NATO chief Jaap de Hoop Scheffer says the road to joining the alliance is "wide open" for Georgia - despite Russian opposition.

He made the comment Tuesday in the Georgian capital, Tbilisi, on the second and last day of his visit.  He said the alliance will continue to expand. 

De Hoop Scheffer on Monday called on Russia to comply with a European-brokered peace plan for Georgia, and accused Moscow of using "indiscriminate force" during last month's incursion into Georgia.  But he did not say whether the alliance will put the country on track to NATO membership at a summit in December.

De Hoop Scheffer and his delegation of 26 NATO ambassadors today visited the battle-scarred central Georgian city of Gori.  The city of 50,000 has more than doubled in population, sheltering Georgians who fled South Ossetia last month following the Russian incursion.

NATO officials were in Tbilisi for the inaugural meeting of the NATO-Georgia Cooperation Commission.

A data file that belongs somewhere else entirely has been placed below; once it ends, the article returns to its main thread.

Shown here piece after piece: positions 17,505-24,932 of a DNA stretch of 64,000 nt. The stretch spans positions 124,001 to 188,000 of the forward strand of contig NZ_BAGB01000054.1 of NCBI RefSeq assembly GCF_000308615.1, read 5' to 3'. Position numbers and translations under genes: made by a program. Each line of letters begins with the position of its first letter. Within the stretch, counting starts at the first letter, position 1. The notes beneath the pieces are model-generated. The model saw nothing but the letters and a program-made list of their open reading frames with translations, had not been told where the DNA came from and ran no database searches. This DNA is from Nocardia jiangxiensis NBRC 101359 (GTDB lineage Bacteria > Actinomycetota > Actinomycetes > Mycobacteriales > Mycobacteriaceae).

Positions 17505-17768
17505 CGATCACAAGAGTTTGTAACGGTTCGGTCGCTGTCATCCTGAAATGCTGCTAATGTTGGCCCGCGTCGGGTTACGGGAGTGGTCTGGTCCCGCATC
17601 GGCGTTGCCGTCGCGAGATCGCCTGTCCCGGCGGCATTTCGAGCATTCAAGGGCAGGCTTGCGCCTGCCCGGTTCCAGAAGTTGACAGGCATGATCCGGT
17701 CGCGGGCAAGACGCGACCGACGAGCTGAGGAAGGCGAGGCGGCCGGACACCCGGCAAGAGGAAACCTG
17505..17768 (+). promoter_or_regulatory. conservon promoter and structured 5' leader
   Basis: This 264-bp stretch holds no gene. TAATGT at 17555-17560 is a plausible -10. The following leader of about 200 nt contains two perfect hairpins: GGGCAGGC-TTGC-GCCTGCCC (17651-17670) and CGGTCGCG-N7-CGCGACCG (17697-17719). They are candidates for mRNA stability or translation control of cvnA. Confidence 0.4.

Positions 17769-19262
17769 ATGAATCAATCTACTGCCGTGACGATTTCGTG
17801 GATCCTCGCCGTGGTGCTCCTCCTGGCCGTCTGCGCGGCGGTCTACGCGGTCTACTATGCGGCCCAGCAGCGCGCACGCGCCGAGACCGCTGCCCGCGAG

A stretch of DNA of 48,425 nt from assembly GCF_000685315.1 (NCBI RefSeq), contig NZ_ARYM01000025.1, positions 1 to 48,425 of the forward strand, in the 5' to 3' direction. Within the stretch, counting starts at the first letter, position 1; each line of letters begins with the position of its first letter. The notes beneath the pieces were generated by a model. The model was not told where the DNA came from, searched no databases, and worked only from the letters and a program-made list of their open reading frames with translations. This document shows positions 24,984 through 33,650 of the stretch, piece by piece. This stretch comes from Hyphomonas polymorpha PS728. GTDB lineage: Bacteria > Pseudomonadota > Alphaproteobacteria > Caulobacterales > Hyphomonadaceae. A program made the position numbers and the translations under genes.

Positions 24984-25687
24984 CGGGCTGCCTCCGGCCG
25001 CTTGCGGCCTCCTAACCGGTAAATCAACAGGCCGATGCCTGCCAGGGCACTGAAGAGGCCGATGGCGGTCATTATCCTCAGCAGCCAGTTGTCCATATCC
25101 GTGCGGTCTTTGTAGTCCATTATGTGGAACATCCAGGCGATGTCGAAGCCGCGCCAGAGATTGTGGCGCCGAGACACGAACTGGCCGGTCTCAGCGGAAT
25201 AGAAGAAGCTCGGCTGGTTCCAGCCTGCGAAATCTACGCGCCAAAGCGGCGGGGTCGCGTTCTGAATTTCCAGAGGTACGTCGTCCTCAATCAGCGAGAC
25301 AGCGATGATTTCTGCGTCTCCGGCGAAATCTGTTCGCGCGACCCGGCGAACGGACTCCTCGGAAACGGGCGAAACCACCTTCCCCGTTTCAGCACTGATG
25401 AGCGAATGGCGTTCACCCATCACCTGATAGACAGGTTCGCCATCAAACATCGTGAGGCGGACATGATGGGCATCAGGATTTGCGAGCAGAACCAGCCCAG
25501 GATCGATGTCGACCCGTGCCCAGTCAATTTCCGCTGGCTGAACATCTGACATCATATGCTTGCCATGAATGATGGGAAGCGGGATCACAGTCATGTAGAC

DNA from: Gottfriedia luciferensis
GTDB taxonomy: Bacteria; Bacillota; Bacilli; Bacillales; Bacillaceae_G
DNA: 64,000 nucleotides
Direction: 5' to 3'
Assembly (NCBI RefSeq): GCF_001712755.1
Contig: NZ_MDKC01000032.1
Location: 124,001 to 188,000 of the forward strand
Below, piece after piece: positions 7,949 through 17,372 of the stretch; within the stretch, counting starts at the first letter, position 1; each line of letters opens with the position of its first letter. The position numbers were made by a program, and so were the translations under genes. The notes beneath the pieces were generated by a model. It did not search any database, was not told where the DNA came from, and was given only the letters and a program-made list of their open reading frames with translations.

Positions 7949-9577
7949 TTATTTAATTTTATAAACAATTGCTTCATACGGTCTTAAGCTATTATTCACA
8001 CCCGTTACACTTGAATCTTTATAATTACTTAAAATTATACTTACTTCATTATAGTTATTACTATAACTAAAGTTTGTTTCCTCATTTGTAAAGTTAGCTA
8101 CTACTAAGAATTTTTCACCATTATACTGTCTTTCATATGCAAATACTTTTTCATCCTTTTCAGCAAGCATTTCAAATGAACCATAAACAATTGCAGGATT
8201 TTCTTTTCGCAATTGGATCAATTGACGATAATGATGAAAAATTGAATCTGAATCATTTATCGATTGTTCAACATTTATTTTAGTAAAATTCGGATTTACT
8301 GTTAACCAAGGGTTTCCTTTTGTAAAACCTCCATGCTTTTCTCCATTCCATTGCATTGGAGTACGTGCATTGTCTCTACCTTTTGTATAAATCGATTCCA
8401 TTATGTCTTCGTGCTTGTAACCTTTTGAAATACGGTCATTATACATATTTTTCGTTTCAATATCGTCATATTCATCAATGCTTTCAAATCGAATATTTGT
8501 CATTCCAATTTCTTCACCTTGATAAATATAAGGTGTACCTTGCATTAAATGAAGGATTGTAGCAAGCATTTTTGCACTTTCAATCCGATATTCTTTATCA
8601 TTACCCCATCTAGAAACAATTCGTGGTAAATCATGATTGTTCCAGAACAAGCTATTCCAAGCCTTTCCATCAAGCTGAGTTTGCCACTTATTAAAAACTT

Georgian President Mikheil Saakashvili said Monday the NATO delegation's visit shows Georgia does not stand alone. 

Russian President Dmitri Medvedev last week pledged to pull all Russian forces out of Georgia - except for the disputed pro-Russian breakaway territories of Abkhazia and South Ossetia - by mid-October.

Russia strongly opposes NATO expansion toward its borders, and had urged NATO to cancel the visit, which was planned before Russian-Georgian military hostilities erupted August 7.  

Meanwhile, Georgian authorities today handed over to Russia the bodies of two pilots of a Russian bomber shot down during the conflict.

Russia sent thousands of troops into the breakaway Georgian territory of South Ossetia last month after Georgia tried to reclaim the region by force. 

Some information for this report was provided by AFP and AP.